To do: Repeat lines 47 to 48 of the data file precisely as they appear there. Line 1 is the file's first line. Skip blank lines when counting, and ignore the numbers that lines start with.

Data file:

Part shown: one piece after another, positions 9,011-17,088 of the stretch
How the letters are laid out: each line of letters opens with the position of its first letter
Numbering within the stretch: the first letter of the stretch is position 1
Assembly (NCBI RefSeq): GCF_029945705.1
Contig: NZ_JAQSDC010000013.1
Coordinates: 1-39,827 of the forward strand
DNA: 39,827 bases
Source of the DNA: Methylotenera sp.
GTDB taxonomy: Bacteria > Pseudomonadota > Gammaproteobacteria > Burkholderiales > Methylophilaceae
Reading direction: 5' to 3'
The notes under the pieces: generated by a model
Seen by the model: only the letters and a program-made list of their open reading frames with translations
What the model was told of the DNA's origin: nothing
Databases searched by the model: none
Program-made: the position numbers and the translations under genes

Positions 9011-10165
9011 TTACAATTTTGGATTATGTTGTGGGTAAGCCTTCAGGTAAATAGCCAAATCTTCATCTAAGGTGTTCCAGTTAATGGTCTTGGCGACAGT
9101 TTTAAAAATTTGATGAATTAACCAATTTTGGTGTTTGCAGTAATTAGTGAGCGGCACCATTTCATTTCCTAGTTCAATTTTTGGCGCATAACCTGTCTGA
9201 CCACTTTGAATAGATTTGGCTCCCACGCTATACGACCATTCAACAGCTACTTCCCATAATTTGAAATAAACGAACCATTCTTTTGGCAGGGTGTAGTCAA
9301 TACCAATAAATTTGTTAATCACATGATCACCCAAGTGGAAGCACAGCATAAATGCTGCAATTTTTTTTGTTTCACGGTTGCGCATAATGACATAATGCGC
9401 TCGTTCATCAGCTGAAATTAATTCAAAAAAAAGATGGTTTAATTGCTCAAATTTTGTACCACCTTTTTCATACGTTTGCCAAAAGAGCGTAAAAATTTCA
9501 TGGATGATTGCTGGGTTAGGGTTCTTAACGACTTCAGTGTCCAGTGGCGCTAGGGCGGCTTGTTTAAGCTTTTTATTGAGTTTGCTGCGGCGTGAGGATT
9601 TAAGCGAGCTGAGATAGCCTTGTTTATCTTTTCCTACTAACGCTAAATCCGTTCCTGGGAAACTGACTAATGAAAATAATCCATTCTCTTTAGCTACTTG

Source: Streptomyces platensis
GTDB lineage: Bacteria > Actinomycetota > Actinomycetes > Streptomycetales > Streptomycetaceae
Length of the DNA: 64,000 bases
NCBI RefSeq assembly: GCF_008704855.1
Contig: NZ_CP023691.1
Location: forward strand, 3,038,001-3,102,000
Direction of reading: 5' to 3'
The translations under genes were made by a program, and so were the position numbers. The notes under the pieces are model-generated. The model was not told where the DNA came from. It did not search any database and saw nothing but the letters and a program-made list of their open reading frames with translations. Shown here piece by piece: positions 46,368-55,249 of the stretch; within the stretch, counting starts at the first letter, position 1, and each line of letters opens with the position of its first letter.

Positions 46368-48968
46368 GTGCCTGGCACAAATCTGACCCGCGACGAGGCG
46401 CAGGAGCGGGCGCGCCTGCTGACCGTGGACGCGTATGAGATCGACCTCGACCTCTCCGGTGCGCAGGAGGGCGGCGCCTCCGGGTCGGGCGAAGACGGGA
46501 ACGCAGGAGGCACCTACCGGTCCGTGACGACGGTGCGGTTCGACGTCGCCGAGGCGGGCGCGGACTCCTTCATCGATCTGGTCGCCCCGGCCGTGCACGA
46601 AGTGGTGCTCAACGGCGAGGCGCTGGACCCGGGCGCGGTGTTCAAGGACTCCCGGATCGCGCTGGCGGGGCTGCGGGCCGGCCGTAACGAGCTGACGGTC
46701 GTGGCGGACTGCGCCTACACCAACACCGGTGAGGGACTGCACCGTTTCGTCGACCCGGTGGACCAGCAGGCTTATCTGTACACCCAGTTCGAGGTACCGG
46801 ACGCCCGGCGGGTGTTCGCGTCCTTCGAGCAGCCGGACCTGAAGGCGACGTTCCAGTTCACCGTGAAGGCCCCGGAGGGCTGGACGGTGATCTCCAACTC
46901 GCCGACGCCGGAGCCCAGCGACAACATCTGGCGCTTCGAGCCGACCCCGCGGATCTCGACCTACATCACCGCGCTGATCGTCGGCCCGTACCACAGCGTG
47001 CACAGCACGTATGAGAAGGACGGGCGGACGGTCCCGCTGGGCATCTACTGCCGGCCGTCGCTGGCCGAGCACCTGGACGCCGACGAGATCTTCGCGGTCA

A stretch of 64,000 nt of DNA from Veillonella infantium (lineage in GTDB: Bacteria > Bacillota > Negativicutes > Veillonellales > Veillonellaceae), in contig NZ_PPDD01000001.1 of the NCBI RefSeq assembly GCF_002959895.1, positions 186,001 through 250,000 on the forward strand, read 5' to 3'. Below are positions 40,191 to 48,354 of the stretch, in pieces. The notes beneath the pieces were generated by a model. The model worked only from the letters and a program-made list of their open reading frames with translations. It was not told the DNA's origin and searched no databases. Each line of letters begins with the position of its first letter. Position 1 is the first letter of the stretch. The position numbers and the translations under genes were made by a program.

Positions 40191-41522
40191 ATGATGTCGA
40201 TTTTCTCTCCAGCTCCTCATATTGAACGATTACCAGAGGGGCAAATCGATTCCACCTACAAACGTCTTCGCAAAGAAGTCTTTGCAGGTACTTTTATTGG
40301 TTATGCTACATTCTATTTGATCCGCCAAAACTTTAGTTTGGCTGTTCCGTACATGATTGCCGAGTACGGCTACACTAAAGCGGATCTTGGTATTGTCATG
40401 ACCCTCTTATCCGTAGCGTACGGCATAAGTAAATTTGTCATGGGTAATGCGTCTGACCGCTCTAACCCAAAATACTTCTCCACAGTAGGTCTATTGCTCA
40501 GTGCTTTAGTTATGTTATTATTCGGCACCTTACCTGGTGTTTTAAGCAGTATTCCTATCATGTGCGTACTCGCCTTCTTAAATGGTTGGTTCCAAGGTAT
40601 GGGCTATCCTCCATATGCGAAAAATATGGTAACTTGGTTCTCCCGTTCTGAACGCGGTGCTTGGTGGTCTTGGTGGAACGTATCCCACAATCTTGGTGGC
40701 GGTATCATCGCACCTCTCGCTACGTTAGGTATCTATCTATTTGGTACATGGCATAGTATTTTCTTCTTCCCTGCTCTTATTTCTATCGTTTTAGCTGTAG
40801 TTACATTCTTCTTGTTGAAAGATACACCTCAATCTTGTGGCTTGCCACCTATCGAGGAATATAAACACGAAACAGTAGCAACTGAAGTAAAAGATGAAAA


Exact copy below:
40501 GTGCTTTAGTTATGTTATTATTCGGCACCTTACCTGGTGTTTTAAGCAGTATTCCTATCATGTGCGTACTCGCCTTCTTAAATGGTTGGTTCCAAGGTAT
40601 GGGCTATCCTCCATATGCGAAAAATATGGTAACTTGGTTCTCCCGTTCTGAACGCGGTGCTTGGTGGTCTTGGTGGAACGTATCCCACAATCTTGGTGGC